Hampshire Constabulary was heavily criticised for failings in three separate probes into deaths at Gosport War Memorial Hospital.
The report by Gosport’s Independent Panel said: “From the start, the mindset was one of seeing the family members who complained as stirring up trouble, and seeing the hospital, by contrast, as the natural place to go for guidance and assurance.”
On Wednesday, families learned that as many as 650 loved ones were killed by “unnecessary” opiate painkillers at the hospital – though the force had only ever investigated 92 and no prosecutions were brought.
In the wake of the report, the families, MP Norman Lamb, who secured the inquiry, and health and social care secretary Jeremy Hunt all called for the findings to be investigated by a separate police force.
Although Hampshire Constabulary said it had not previously seen much of the information available to the inquiry panel, it recognised its previous failings had damaged the relationship with families beyond repair.
Chief constable Olivia Pinkney said: “Having taken time to carefully consider the matter, I have made the decision that Hampshire Constabulary must take a step back.
“I certainly would never want to absolve my force of its responsibilities, but we cannot hide from the fact that the legacy of what has happened has caused considerable damage to confidence in the agencies involved, including my own.
“The force has always acknowledged that the first two police investigations were not of a high quality.
“The report makes clear a view from the panel that the third did not look widely enough. We accept the panel’s findings and I would like to take this opportunity to apologise for our part in the distress caused to families for so many years.”
Family members who attended Portsmouth Cathedral this week to hear the panel’s findings said it was just another milestone in their 20 year quest for justice and called for criminal charges to now be brought.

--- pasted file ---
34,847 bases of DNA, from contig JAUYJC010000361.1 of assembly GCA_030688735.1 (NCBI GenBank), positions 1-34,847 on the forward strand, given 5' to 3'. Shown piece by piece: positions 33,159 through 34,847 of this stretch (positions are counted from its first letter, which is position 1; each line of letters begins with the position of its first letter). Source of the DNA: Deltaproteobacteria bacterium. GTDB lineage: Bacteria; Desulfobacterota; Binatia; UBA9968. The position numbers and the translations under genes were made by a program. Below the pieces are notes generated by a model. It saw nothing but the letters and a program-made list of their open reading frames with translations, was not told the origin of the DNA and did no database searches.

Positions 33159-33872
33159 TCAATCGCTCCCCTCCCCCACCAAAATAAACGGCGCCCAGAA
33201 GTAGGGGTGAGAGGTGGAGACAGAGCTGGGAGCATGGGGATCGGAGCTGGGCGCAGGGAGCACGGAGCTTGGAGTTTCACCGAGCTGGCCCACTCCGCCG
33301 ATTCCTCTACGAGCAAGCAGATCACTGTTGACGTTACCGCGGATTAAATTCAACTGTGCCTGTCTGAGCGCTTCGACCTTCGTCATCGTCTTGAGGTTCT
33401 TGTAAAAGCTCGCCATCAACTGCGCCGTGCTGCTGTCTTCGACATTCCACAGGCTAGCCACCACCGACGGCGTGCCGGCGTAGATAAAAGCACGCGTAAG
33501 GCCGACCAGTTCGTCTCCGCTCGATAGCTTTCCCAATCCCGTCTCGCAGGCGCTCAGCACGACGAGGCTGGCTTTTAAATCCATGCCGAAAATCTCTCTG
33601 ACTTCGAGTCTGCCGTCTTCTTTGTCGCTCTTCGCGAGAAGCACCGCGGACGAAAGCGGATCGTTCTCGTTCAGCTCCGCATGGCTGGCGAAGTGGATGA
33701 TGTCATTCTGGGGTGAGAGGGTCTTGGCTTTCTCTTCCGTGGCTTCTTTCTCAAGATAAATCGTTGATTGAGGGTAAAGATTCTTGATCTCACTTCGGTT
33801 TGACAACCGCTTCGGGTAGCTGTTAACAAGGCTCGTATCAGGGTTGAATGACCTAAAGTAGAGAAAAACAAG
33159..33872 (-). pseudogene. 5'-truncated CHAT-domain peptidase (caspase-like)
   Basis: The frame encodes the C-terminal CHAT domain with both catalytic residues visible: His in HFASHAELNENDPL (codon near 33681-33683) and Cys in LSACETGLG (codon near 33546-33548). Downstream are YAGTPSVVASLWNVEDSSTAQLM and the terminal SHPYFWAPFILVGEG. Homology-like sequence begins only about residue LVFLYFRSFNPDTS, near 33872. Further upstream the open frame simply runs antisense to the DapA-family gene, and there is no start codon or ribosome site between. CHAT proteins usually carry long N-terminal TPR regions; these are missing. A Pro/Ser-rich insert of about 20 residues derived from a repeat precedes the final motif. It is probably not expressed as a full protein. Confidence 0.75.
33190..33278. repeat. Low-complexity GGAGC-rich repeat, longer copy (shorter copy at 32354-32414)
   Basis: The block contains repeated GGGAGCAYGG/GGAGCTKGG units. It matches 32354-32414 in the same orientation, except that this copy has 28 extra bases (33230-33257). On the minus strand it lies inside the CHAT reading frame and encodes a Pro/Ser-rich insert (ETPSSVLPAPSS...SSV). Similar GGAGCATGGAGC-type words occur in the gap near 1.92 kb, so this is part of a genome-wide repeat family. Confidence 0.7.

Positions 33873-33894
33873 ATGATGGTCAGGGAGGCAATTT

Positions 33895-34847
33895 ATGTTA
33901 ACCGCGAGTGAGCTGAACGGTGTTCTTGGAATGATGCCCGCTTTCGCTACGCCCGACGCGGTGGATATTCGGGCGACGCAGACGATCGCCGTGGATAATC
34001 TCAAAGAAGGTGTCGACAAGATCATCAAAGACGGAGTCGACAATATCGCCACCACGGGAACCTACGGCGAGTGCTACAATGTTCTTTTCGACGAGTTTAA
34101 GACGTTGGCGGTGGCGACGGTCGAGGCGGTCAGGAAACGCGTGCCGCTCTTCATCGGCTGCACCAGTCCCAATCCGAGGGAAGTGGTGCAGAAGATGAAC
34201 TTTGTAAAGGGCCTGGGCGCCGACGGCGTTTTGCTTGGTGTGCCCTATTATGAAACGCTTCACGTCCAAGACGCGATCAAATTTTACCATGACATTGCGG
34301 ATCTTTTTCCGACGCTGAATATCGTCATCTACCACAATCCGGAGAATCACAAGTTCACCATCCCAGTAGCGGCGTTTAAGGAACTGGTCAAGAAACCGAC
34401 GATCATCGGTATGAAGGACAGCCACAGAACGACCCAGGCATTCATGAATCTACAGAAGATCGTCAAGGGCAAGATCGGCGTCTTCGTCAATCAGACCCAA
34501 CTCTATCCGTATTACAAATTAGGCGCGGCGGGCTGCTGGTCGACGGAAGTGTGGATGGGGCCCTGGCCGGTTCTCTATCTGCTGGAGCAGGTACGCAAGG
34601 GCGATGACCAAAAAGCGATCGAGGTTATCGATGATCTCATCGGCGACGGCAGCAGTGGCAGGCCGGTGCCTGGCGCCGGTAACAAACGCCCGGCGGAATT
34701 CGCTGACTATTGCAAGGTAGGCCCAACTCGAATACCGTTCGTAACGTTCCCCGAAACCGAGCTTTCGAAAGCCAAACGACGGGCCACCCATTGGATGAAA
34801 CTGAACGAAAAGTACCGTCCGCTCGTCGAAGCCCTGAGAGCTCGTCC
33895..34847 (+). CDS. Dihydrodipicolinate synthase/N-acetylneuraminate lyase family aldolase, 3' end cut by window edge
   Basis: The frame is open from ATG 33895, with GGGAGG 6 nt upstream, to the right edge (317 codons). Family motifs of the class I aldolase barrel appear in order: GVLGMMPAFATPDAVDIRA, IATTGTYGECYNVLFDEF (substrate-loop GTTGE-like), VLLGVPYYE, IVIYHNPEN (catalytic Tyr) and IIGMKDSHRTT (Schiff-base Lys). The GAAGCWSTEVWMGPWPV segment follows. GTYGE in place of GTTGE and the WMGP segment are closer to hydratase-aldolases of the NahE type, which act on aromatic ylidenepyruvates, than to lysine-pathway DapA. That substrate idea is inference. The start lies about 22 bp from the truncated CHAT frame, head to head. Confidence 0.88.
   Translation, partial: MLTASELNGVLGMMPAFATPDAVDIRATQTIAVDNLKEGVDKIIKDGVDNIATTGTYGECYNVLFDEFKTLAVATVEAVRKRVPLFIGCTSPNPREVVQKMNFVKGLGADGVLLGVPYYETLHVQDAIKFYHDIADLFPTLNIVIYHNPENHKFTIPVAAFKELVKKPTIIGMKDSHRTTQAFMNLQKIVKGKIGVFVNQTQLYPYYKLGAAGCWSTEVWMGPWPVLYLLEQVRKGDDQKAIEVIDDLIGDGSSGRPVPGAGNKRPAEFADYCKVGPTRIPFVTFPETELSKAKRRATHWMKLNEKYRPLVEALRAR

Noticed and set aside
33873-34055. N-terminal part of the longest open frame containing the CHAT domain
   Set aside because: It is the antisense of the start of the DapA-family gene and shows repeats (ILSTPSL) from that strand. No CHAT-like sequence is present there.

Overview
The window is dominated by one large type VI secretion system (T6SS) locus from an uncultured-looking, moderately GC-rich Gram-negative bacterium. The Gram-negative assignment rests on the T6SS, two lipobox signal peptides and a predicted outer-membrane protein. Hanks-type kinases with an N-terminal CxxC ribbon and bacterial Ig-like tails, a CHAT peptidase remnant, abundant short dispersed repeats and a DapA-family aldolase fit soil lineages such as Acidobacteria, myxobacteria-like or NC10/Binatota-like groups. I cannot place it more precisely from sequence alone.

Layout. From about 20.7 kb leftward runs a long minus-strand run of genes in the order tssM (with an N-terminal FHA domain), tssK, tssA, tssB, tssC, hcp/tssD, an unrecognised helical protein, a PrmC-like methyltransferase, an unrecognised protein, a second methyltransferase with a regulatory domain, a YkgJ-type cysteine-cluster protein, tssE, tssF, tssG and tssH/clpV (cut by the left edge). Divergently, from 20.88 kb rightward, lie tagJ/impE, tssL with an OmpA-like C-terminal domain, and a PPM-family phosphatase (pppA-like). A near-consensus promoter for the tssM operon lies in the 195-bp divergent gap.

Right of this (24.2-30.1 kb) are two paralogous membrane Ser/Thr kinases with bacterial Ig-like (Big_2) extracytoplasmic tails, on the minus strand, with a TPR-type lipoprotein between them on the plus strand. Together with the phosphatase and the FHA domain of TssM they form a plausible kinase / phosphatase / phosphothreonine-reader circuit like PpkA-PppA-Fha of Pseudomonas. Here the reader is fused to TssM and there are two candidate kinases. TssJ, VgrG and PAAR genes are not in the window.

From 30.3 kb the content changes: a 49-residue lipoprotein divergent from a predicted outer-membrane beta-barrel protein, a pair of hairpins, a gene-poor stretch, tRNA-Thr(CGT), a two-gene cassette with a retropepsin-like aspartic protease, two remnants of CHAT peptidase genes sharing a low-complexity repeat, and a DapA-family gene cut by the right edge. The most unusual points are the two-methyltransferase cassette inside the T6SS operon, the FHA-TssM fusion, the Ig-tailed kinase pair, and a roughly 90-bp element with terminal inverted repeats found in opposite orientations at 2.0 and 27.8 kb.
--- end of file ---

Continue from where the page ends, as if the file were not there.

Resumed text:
The inquiry into the Gosport scandal found an “institutionalised practice of shortening lives” between 1989 and 2000 during the tenure of one GP, Dr Jane Barton.
Families, who have battled for 20 years to have their loved ones’ deaths investigated, were “marginalised” by hospital staff when they complained, and “failed” by the police and medical regulators who did not act or investigate thoroughly, the inquiry found.
Dr Barton was principally responsible for the practice of prescribing lethal doses of opiate painkillers without medical justification – but senior consultants, nurses and managers at the hospital had been aware of or administered opiates which they should have known could kill, the inquiry and Mr Hunt said.
The Crown Prosecution Service and police are now to review evidence brought forward by the inquiry to identify possible charges.
The public inquiry, which began in 2014 and has been backed by £13m in public money, appealed widely for families with concerns to come forward. The number of cases under investigation tripled as a result.
Gillian McKenzie was the first person to go to the police with concerns about the death of her 91-year-old mother, Gladys Richards, in 1998.
“I really don’t mind if my mother’s case doesn’t get into the criminal court – I probably won’t live that long anyway – but I’d like 15 of the strongest cases to get in,” Ms McKenzie, 84, told The Independent.
The General Medical Council found Dr Barton guilty of “serious professional misconduct” in 2010 after a fitness to practise panel review into the deaths of 12 of the patients in her care.
The panel said her prescribing had been “excessive, inappropriate and potentially hazardous”, but she was allowed to keep her medical licence and she retired shortly afterwards.
At the hearing, Dr Barton said: “I was faced with an excessive and increasing burden in trying to care for patients at the Gosport War Memorial Hospital. I did the best that I could for them in the circumstances.”